project abutting 80 Bayport Lane, Saddle Rock, New York. The Barge had an excavator on its
deck but “Scobbo used no mats to protect the deck of the barge from compression and scoring by
the steel treads of the excavator.” (Id. ¶¶ 25-28.) As the tide was going out of the bay that
afternoon, “the barge began to list severely to the west and the excavator began to slide.” (Id. ¶
29.) “Scobbo was alerted to the condition of the barge which was hanging on a broken pile as the
tide was receding,” but “no one came that evening. By the next morning as the tide was going out
again, the barge again listed and began to submerge as if it took on water.” (Id. ¶¶ 30-31.)
“[S]everal hours afterward a group of people came via water, began to pump water out of the
belly of the barge and moved the excavator to the high point of the listing barge and secured it.”
(Id. ¶ 32.) This continued through several tide cycles. The group brought a crew to repair a
breach in the bottom of the barge and when the tide was high enough, the barge was dislodged
from the broken pile and repairs commenced. The barge was later towed out of the bay. (Id. ¶¶
32-33.) “Scobbo informed Gladsky the barge was under control, continued to use the [Barge] and
continued to pay the charter hire through September 2015.” (Id. ¶ 34.)
“Scobbo” returned the Barge in late October 2015. Gladsky found it was “leaking due to
indentations in the bottom hull plates, with slipshod cement repairs to the hull interior, damage to
the deck plates and internal supports to the deck. On removal, the mooring spuds were bent.”
The damage rendered the Barge unusable. (Id. ¶¶ 35-36.)
Plaintiff submitted a notice of claim to defendants and the underwriters for the hull
damage. The underwriters “declined coverage under the hull and machinery policy claiming that
the barge was not insured under the policy until the June 15, 2015 certificate was issued and the
Scobbo defendants insured had acknowledged the incident happened before the barge was listed
on the policy.” (Id. ¶¶ 37-39.)
Standard - Motion to Dismiss
In deciding a motion to dismiss under Federal Rule of Civil Procedure 12(b)(6), a court
should “draw all reasonable inferences in Plaintiff[‘s] favor, assume all well-pleaded factual
allegations to be true, and determine whether they plausibly give rise to an entitlement to relief.”
Faber v. Metro. Life Ins. Co., 648 F.3d 98, 104 (2d Cir. 2011) (internal quotation marks omitted).
The plausibility standard is guided by two principles. Ashcroft v. Iqbal, 556 U.S. 662, 678 (2009)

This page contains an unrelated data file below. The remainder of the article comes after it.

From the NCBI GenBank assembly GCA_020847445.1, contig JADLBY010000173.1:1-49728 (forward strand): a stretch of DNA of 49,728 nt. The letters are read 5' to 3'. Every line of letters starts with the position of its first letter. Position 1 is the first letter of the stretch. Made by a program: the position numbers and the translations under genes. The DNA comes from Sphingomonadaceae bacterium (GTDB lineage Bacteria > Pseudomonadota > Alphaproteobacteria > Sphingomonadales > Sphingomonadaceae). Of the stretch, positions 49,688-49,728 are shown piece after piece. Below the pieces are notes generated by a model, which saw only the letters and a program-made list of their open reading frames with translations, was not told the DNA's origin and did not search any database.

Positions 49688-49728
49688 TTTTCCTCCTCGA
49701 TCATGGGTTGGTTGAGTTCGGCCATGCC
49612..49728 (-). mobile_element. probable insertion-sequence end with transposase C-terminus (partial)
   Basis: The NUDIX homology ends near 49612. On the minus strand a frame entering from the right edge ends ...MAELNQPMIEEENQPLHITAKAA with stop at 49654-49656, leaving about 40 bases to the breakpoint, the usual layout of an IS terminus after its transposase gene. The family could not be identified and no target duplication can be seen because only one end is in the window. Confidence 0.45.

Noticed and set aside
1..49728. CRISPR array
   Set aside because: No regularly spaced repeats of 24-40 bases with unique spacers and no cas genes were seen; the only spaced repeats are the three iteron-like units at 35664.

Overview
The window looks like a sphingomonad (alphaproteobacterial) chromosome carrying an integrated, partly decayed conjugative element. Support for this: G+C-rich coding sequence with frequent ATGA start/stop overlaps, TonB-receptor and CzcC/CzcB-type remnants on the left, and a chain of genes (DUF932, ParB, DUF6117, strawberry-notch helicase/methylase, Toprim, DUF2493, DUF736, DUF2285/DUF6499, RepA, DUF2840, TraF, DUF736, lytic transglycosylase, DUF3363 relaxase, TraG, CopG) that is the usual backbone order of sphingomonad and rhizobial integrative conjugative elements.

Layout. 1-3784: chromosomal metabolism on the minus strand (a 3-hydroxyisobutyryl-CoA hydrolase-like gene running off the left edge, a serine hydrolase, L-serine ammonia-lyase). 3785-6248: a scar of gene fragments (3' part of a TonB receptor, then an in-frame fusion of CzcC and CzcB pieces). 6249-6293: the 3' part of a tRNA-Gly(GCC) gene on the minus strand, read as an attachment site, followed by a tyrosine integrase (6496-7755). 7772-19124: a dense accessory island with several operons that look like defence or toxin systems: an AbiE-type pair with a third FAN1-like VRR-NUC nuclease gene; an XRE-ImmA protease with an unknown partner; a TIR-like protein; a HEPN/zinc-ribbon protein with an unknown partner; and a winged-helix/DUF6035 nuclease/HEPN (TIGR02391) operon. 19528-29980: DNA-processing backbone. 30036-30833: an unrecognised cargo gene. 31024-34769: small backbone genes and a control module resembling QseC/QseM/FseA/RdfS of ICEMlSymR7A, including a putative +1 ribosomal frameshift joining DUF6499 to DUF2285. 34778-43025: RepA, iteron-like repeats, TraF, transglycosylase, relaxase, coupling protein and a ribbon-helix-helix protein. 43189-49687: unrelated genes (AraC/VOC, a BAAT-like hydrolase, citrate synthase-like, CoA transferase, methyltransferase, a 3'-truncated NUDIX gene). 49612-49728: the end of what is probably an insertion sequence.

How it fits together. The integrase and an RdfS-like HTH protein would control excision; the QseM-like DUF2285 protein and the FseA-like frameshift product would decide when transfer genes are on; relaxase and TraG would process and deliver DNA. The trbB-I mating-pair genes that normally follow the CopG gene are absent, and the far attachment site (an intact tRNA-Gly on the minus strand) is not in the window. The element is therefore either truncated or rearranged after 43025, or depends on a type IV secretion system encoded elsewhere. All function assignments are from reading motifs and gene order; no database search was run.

(citing Bell Atl. Corp. v. Twombly, 550 U.S. 544 (2007)); accord Harris v. Mills, 572 F.3d 66,
71–72 (2d Cir. 2009).
First, the principle that a court must accept all allegations as true is inapplicable to legal
conclusions. Thus, “threadbare recitals of the elements of a cause of action supported by mere
conclusory statements, do not suffice.” Iqbal, 556 U.S. at 678. Although “legal conclusions can
provide the framework of a complaint, they must be supported by factual allegations.” Id. at 679.
A plaintiff must provide facts sufficient to allow each named defendant to have a fair
understanding of what the plaintiff is complaining about and to know whether there is a legal
basis for recovery. See Twombly, 550 U.S. at 555.
Second, only complaints that state a “plausible claim for relief” can survive a motion to
dismiss. Iqbal, 556 U.S. at 679. “A claim has facial plausibility when the plaintiff pleads factual
content that allows the court to draw the reasonable inference that the defendant is liable for the
misconduct alleged. The plausibility standard is not akin to a ‘probability requirement,’ but asks
for more than a sheer possibility that defendant acted unlawfully. Where a complaint pleads facts
that are ‘merely consistent with’ a defendant's liability, it ‘stops short of the line’ between
possibility and plausibility of 'entitlement to relief.' ” Id. at 678 (quoting Twombly, 550 U.S. at
556-57) (internal citations omitted); see In re Elevator Antitrust Litig., 502 F.3d 47, 50 (2d Cir.
2007). Determining whether a complaint plausibly states a claim for relief is “a context specific
task that requires the reviewing court to draw on its judicial experience and common sense.”
Iqbal, 556 U.S. at 679; accord Harris, 572 F.3d at 72.
"In adjudicating a Rule 12(b)(6) motion, a district court must confine its consideration ‘to